I am too old for farm school, but I went anyway.
Looking for a white farmhouse and a bevy of kids, I edged up the dirt road on a damp New England spring afternoon. I was greeted by my son’s sixth grade teacher and shown to my own tiny bunk a few creaky steps up from the boys’ narrow, interlocking beds. I lingered near the door of the main bunkhouse and watched the circle of middle-schoolers leaping and yelling “hi-yah” to the cardinal directions. During games in the horse barn, I retreated to my bunk, with a curtain at the door and a small window opening out to the main eating area. I stayed out of sight while the kids watered the ducks and pigs.
Before the field trip, Conrad said to me in frustration, 'I am supposed to be away, not with my mother.'
I appeared a few minutes before dinner, motioned silently to my son, Conrad, in the crowded line-up of children, and we stepped out of sight to the hallway. There, I surreptitiously handed him his glucometer. During a dinner of shredded chicken and rice, I squeezed onto a back bench so I could eye how large a portion of yellow rice he spooned onto his plate.
I came to farm school with a bag of glucose tablets, alcohol wipes, sets for infusion, needles, insulin and emergency glucagon. I put a huge jug of juice in the kitchen fridge.
My son has Type 1 diabetes. This is the diabetes that is not in the news very often. When people talk about “diabetes,” they usually mean Type 2. Few know that Type 1 is an autoimmune disorder that has nothing to do with dietary habits. It usually affects young children, but sometimes adults, as well. It is on the rise, although no one knows why. Conrad's immune system destroyed the beta cells in his pancreas that make insulin, so he needs round-the-clock injections, or infusions from an insulin pump. He is 11, and has had it for four years. He remembers quite well the hot August day he was diagnosed: Friday the 13th.
Parenting a kid with Type 1 means you are, first and foremost, a medical manager: You calculate insulin dosages — from the small drips of insulin he needs continuously (basal rates), to the larger doses for eating meals (boluses). You count carbohydrates, weigh food, figure out which foods are “slow” or “fast” to digest (glycemic index), assess daily exercise and growth spurts, and always, always carry quick sugar – juice boxes, gummies, glucose tablets. In my household, we estimate carbs and insulin doses and only sometimes hit the mark. We are clumsy imitators of the fine-tuned, instantaneous adjustments a healthy pancreas makes.
We have made it through some frightening episodes. After playing three soccer games in a Labor Day tournament, then eating a big pasta dinner, my son’s sugar plummeted to 29 mg/dL (70 is low normal), a level that would leave many adults unconscious. We gave him so much juice and so many gummies, he threw it all up. There was the day at the beach, when he played in the surf and sand without his insulin pump. His sugars skyrocketed, and he shook with nausea and dehydration. We are better managers than we used to be, but there are still unexpected, extreme lows or highs that leave us emotionally wrecked afterwards.
Before the field trip, Conrad said to me in frustration, “I am supposed to be away, not with my mother.” He doesn’t do sleepovers, and if he’s at a friend’s house, he calls us every two hours to report his glucose levels. We don’t hire babysitters. When his sister turned 13, we figured she had more experience with Type 1 than most adults. When I explain to others how we manage the disease, I often hear, “When he gets older, he’ll take over, and you won’t need to be so involved.” This is not reassuring. I think of a friend’s father who reaches over at night to check if his wife’s brow is wet with sweat, a sure sign that her sugar is dangerously low.This disease is a family affair.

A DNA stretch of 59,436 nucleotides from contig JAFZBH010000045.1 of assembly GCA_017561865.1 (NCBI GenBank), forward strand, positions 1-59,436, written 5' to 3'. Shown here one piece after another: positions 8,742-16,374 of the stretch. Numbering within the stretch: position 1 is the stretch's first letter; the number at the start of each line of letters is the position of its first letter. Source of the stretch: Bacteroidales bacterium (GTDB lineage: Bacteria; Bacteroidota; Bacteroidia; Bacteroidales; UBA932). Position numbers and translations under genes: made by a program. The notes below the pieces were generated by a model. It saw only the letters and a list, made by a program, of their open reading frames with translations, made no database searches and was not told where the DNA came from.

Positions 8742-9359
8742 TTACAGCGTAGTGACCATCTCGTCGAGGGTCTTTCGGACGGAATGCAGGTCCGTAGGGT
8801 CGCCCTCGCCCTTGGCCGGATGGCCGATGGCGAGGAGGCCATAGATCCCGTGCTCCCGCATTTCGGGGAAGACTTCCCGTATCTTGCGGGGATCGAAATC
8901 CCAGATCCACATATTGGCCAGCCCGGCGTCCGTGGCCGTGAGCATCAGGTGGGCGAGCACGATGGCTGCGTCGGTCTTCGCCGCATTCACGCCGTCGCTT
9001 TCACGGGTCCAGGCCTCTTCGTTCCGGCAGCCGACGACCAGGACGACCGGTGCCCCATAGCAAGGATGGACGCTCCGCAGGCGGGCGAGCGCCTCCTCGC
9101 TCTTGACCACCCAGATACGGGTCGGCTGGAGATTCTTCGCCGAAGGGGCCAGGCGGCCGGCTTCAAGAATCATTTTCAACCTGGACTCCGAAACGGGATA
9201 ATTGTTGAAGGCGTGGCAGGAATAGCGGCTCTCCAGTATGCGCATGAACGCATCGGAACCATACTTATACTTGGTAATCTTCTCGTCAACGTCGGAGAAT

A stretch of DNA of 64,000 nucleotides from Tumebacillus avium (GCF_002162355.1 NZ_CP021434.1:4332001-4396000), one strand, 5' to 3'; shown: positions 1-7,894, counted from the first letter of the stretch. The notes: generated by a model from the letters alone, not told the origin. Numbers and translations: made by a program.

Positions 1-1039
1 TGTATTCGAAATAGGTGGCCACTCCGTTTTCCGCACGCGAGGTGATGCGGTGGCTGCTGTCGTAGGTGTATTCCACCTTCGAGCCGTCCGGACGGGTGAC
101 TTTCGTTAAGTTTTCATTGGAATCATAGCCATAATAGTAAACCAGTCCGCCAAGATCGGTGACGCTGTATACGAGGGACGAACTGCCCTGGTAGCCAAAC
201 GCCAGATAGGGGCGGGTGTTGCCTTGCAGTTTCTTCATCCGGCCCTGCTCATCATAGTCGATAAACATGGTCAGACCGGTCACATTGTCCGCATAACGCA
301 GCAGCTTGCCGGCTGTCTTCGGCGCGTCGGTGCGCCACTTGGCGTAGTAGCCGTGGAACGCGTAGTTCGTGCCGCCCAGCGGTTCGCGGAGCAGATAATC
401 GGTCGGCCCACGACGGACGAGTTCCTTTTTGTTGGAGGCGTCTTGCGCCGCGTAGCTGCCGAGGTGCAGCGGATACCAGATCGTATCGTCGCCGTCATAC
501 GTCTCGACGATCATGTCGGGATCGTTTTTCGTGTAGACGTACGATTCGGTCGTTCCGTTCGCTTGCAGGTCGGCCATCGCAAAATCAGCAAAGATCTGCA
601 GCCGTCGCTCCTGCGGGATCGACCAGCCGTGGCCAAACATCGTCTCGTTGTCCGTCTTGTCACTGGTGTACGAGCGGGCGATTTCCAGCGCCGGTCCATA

Holed up in my little bunk at farm school, I waited for my son at bedtime. He charged up the stairs, and I removed the old infusion set and attached a new one. It is a device with a needle and a plastic cannula that delivers insulin from the pump into his muscle. I tested his sugar levels. He told me to hurry up and rushed back down to his friends.
Two hours later, I crept down the steps and squatted by the first bunk in the room where 12 boys were sleeping. I leaned over and pricked my son’s finger. A small bead of blood appeared, and as I touched it to the strip on the glucometer, I muffled the beep as it registered. When I first started pricking Conrad's finger while he was asleep, he screamed. Now, he doesn’t even wake up.
When I first started pricking Conrad's finger while he was asleep, he screamed. Now, he doesn’t even wake up.
Bodies shuffled under covers. One boy mumbled in his sleep. My son’s sugar was on the low side, so I put the straw of the juice box to his lips. He barely woke to suck a little down. When I tested again later that night, his sugar was too high, so and I gave him a dose of insulin.
That night, I checked him at midnight, 2 and 6 a.m. It is hard not to be cautious at night, especially with a new routine; most people wake up when their sugar goes too low, but some do not.
But before that long night, I leaned back in my bunk and heard the teacher call for lights out. He began reading "The Fenway Foul-up": “Yowza, Mike ducked down as the ball sailed overhead. That one is out of here!” I heard giggling, and I could pick out my son’s laugh. For that moment, anyway, Conrad had forgotten all about me and why I was there.